AI Is Coming. What Does That Mean For Business Education?

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Computer scientists and engineers Arthur Samuel and John McCarthy of Massachusetts Institute of Technology (MIT) pioneered breakthroughs in the field of artificial intelligence in the 1950s that are still discussed today. Earlier this month, MIT announced a $1 billion investment to launch a new college of computing that is slated to open September 2019. The game changing program, which will focus on AI is certain to ripple into business education and beyond.

“It’s almost expected since MIT scientists helped create AI back then, though $1 billion is a massive investment, even by MIT standards. The message MIT is sending is that AI is here to stay and we’d better adapt ourselves,” Arthur Carvalho, Dinesh & Ila Paliwal Innovation Chair & Assistant Professor in Information Systems & Analytics at the Farmer School of Business at Miami University tells Poets&Quants. “I believe that other universities will follow very soon, and this initiative by MIT will not be the only one.”

The new college of computing will be named after Chairman and CEO of The Blackstone Group, a global private equity group, Stephen A. Schwarzman, who made a $350 million foundational gift. MIT announced that the $1 billion investment marked the single largest investment in computing and AI by an American academic institution, and the hope is that the new college will help position the United States as a leader in the computing and AI revolution.

“As computing reshapes our world, MIT intends to help make sure it does so for the good of all,” MIT President L. Rafael Reif, said. “In keeping with the scope of this challenge, we are reshaping MIT. The MIT Schwarzman College of Computing will constitute both a global center for computing research and education, and an intellectual foundry for powerful new AI tools. Just as important, the College will equip students and researchers in any discipline to use computing and AI to advance their disciplines and vice-versa, as well as to think critically about the human impact of their work.

Arthur Carvalho. Miami University photo

CHANGING BUSINESS AND EDUCATION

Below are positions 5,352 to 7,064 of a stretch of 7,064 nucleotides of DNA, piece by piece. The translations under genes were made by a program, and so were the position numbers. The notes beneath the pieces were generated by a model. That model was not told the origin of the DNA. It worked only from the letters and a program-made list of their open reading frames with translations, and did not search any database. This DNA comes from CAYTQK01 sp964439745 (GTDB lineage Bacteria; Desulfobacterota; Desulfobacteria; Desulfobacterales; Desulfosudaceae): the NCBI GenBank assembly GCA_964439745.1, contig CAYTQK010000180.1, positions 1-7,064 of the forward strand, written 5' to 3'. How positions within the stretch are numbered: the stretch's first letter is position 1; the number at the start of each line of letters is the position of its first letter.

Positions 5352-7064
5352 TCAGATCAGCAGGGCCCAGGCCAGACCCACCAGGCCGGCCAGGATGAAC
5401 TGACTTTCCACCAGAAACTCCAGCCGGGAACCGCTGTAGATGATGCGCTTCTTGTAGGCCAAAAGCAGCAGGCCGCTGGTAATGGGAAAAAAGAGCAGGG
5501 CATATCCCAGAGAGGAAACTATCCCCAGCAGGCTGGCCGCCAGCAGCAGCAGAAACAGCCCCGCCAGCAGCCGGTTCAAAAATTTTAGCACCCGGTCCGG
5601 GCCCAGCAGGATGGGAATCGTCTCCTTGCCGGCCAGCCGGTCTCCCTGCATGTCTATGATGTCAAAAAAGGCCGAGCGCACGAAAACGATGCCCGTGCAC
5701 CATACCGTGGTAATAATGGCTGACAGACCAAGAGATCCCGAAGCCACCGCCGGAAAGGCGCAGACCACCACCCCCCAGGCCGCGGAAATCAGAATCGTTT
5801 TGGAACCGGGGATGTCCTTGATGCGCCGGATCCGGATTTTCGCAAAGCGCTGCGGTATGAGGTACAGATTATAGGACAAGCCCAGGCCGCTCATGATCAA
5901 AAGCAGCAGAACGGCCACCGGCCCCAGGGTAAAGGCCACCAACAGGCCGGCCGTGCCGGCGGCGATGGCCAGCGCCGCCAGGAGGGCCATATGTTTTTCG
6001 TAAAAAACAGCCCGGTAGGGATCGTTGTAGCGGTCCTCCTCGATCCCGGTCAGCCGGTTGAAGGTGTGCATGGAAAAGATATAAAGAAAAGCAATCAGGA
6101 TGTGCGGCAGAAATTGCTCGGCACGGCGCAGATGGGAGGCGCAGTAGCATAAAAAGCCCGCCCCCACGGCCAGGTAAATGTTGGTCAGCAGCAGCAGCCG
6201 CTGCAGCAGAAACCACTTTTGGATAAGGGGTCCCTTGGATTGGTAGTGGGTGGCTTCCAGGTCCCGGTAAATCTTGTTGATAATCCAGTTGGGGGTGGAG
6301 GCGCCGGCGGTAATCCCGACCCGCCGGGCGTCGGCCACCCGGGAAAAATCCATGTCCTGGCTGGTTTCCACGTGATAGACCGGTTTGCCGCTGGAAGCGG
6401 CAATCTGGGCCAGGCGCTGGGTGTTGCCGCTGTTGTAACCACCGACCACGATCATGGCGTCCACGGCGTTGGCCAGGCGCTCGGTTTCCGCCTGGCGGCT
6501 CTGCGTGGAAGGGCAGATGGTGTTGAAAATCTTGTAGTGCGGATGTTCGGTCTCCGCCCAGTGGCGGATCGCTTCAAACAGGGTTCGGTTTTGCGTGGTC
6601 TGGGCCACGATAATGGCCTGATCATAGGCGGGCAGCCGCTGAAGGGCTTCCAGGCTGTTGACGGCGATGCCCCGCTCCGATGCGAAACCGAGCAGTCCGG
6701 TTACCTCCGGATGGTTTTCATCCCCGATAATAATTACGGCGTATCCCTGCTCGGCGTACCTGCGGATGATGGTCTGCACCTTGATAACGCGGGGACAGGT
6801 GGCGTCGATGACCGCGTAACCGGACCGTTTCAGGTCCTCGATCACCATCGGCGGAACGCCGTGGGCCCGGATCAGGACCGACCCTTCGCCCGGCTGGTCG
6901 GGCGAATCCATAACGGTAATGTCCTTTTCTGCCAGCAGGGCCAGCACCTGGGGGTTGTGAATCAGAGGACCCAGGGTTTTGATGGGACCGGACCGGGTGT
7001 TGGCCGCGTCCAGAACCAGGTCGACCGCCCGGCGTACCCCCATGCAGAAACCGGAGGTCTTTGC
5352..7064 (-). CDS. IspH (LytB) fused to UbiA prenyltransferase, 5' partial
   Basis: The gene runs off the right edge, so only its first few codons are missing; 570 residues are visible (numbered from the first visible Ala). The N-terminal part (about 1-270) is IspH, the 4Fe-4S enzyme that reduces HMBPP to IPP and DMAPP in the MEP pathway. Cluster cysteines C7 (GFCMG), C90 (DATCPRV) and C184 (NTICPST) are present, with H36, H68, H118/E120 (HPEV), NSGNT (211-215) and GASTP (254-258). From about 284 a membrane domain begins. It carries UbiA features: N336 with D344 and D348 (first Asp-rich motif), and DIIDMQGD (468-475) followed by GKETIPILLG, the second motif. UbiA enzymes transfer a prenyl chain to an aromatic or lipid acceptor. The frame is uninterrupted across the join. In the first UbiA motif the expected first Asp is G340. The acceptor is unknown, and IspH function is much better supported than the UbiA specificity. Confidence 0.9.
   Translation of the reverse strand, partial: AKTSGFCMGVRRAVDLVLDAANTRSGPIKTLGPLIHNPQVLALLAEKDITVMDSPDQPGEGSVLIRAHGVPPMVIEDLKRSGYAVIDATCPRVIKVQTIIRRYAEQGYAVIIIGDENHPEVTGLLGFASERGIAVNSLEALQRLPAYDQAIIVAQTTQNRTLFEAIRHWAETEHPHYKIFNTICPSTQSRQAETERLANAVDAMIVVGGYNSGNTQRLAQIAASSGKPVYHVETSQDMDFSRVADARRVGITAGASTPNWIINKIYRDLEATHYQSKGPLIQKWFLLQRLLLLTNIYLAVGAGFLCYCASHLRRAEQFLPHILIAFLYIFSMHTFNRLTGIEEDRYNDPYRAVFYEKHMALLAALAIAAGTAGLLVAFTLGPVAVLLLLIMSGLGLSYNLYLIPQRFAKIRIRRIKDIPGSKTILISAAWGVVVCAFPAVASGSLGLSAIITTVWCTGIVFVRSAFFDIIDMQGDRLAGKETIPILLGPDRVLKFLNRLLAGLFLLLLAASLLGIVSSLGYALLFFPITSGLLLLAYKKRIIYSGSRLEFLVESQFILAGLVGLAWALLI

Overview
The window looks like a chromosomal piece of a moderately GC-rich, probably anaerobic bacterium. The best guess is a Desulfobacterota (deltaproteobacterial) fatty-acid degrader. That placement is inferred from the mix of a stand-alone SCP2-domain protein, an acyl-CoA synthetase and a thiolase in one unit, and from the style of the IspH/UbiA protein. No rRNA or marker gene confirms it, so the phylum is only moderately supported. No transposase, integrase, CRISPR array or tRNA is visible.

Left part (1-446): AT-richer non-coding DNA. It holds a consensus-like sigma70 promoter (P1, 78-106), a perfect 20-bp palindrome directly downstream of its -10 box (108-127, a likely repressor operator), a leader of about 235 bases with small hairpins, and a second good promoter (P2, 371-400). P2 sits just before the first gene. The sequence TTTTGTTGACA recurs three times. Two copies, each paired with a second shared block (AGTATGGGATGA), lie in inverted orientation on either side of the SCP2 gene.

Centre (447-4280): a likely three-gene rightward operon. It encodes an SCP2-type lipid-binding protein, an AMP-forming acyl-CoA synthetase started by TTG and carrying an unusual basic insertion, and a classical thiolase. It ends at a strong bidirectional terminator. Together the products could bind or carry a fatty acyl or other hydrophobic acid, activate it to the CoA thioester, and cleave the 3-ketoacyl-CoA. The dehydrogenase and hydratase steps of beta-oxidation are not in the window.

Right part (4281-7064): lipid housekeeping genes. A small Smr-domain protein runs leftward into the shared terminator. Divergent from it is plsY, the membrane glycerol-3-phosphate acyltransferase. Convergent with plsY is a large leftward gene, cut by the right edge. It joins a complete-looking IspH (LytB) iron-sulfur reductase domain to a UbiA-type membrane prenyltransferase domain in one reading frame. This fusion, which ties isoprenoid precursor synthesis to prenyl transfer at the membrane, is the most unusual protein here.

The new college will be headquartered in a new building on MIT’s campus, which part of the investment will fund. But other than building costs, the money will go to hiring 50 faculty members that are industry experts and thought leaders. The positions will be in departments across MIT, since AI touches almost every field today, from sociology and science, to politics and urban planning, and will almost double MIT’s academic capability in computing and AI. Part of the investment will also be put into buying cutting-edge machinery and technology and providing scholarships for students the school wants to attract.

The college will also provide a shared structure for collaborative education, research, and innovation in computing and AI, where students are educated in every discipline to responsibly use and develop AI and computing technologies while strengthening its position as a key international player in technology development and societal transformation.

Eric Schwartz, assistant professor of marketing at University of Michigan’s Ross School of Business, agrees that the MIT investment is just the renewal of an AI movement in schools, as business education steps ahead to provide talent to the industry demanding it.

“College of computing is a term that already exists in institutes, but what this has the potential to do is inspire other universities to do more in AI, making one billion more than a billion,” Schwartz says. “AI has already transformed business today with machine learning and systems designed to take in data in real time to analysis preferences and tendencies before updating the same systems to optimize their performance. Change is already here.”

Schwartz adds that AI is already defining business online as we know it, and that an increasing number of students have been showing up with interest in analytics and data science, saying they want the skills needed to lead the field.

Comparing it to language learning, Schwartz says business education needs to create students who come out of business schools with the ability to translate societal problems into quant models and algorithms, and into mathematical and computational languages. That’s where, he says, massive potential of AI lies.

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